What is bullying?
If somebody physically hurts you, or verbally abuses you, that’s bullying. The Anti Bullying Alliancedefines bullying as the repetitive, intentional hurting of one person or group by another person or group, where the relationship involves an imbalance of power. It can happen face to face or online.
Specific types of bullying can include:-
- Homophobic bullying based on your sexual orientation
- Racist bullying because of your skin colour
- Religious bullying because of your beliefs or faith.
- Sizeist bullying referring to your body size
- Sexist bullying focusing on you being of the opposite sex
- Cyberbullying targeting you online, often anonymously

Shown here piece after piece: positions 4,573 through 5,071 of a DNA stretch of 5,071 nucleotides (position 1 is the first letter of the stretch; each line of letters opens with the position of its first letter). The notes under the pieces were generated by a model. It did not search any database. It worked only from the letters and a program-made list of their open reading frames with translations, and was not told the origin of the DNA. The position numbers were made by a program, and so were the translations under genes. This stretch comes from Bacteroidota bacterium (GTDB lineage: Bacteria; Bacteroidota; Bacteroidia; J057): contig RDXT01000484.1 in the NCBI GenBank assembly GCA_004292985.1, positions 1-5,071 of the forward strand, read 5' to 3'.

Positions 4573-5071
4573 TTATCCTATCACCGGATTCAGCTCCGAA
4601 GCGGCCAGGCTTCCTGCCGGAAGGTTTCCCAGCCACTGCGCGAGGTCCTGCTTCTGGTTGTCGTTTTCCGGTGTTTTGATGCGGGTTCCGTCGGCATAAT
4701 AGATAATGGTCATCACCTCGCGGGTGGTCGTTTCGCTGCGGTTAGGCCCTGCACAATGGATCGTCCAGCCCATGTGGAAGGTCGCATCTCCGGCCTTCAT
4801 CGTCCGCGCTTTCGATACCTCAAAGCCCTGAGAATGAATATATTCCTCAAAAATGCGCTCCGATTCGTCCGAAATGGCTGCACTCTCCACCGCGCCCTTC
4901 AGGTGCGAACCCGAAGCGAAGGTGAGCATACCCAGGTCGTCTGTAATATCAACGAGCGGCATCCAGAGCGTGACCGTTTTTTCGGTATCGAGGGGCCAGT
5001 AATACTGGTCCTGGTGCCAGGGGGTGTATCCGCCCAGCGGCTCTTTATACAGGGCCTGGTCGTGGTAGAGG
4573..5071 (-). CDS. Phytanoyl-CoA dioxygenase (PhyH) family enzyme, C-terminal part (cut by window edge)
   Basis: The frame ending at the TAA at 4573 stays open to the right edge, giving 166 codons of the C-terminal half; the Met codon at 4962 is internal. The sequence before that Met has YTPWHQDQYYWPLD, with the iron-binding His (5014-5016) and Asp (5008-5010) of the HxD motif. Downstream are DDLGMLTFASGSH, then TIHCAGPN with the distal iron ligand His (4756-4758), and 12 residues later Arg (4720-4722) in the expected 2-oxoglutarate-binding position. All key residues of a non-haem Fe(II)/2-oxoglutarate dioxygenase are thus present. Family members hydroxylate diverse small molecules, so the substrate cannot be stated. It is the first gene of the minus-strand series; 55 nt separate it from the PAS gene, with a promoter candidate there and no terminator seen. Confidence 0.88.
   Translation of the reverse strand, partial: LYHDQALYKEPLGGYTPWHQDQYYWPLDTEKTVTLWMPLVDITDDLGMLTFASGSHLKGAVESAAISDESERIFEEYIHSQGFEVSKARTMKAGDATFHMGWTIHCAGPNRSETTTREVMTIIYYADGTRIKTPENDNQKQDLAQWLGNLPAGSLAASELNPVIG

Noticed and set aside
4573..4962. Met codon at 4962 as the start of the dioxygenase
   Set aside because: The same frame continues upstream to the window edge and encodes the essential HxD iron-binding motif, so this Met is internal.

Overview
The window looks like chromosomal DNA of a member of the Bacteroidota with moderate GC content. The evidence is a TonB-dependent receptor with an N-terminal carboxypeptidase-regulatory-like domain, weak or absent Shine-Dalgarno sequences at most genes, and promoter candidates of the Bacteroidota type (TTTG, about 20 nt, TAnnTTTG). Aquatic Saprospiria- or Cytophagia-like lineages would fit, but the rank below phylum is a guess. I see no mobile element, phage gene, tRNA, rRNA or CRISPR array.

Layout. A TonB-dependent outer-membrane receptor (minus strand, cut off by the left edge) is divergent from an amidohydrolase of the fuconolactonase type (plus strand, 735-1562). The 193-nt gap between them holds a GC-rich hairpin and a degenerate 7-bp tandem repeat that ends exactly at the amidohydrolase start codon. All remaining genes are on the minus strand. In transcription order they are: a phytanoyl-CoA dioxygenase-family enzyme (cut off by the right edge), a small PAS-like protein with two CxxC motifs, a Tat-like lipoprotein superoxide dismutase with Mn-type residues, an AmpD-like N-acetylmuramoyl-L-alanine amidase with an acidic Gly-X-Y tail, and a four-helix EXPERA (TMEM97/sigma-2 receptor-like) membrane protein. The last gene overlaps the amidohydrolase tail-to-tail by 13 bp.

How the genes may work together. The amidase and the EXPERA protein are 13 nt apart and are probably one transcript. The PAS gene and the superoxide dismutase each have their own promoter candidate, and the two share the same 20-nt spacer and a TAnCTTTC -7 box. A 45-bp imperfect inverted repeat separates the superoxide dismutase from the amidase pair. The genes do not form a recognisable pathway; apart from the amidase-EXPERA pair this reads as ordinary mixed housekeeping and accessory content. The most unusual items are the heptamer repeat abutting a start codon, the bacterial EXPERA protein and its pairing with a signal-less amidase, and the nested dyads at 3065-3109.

- Bullying because you are different
- Bullying by exclusion from a peer group
The theme for this year's Anti-Bullying Week was to choose respect over bullying
Following a consultation with over 800 children, teachers and members of the Anti-Bullying Alliance, it emerged that a top priority was showing that bullying is a behaviour choice and that children and young people can set a positive example by opting to respect each other at school, in their homes and communities and online.The aims of this week were to support schools and other settings to help children and young people, school staff, parents and other professionals who work with children to understand:
The definition of respect - This links with our Hexham Way value
That bullying is a behaviour choice
That we can respectfully disagree with each other i.e., we don’t have to be best friends or always agree with each other but we do have to respect each other
That we all need to choose to respect each other both face to face and online.